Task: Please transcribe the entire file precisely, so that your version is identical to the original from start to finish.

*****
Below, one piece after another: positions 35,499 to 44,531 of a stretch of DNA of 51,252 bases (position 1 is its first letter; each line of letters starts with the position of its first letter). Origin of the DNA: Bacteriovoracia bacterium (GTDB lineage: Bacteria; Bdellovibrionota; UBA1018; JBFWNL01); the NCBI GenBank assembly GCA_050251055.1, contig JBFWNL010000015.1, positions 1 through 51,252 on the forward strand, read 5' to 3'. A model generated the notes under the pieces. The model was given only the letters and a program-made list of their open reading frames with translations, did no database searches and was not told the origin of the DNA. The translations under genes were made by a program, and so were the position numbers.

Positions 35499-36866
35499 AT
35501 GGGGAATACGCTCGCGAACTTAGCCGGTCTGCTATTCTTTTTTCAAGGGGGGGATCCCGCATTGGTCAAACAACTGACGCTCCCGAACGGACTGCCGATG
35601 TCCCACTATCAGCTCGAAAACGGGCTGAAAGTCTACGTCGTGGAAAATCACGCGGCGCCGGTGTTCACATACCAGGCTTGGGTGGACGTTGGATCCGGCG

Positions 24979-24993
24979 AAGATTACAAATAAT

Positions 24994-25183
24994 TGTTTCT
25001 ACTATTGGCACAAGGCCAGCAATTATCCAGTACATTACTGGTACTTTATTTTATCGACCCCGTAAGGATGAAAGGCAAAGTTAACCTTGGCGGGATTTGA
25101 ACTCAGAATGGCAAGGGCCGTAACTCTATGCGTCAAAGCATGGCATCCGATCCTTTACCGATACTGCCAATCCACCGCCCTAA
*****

Below, one piece after another: positions 35,499 to 44,531 of a stretch of DNA of 51,252 bases (position 1 is its first letter; each line of letters starts with the position of its first letter). Origin of the DNA: Bacteriovoracia bacterium (GTDB lineage: Bacteria; Bdellovibrionota; UBA1018; JBFWNL01); the NCBI GenBank assembly GCA_050251055.1, contig JBFWNL010000015.1, positions 1 through 51,252 on the forward strand, read 5' to 3'. A model generated the notes under the pieces. The model was given only the letters and a program-made list of their open reading frames with translations, did no database searches and was not told the origin of the DNA. The translations under genes were made by a program, and so were the position numbers.

Positions 35499-36866
35499 AT
35501 GGGGAATACGCTCGCGAACTTAGCCGGTCTGCTATTCTTTTTTCAAGGGGGGGATCCCGCATTGGTCAAACAACTGACGCTCCCGAACGGACTGCCGATG
35601 TCCCACTATCAGCTCGAAAACGGGCTGAAAGTCTACGTCGTGGAAAATCACGCGGCGCCGGTGTTCACATACCAGGCTTGGGTGGACGTTGGATCCGGCG

Positions 24979-24993
24979 AAGATTACAAATAAT

Positions 24994-25183
24994 TGTTTCT
25001 ACTATTGGCACAAGGCCAGCAATTATCCAGTACATTACTGGTACTTTATTTTATCGACCCCGTAAGGATGAAAGGCAAAGTTAACCTTGGCGGGATTTGA
25101 ACTCAGAATGGCAAGGGCCGTAACTCTATGCGTCAAAGCATGGCATCCGATCCTTTACCGATACTGCCAATCCACCGCCCTAA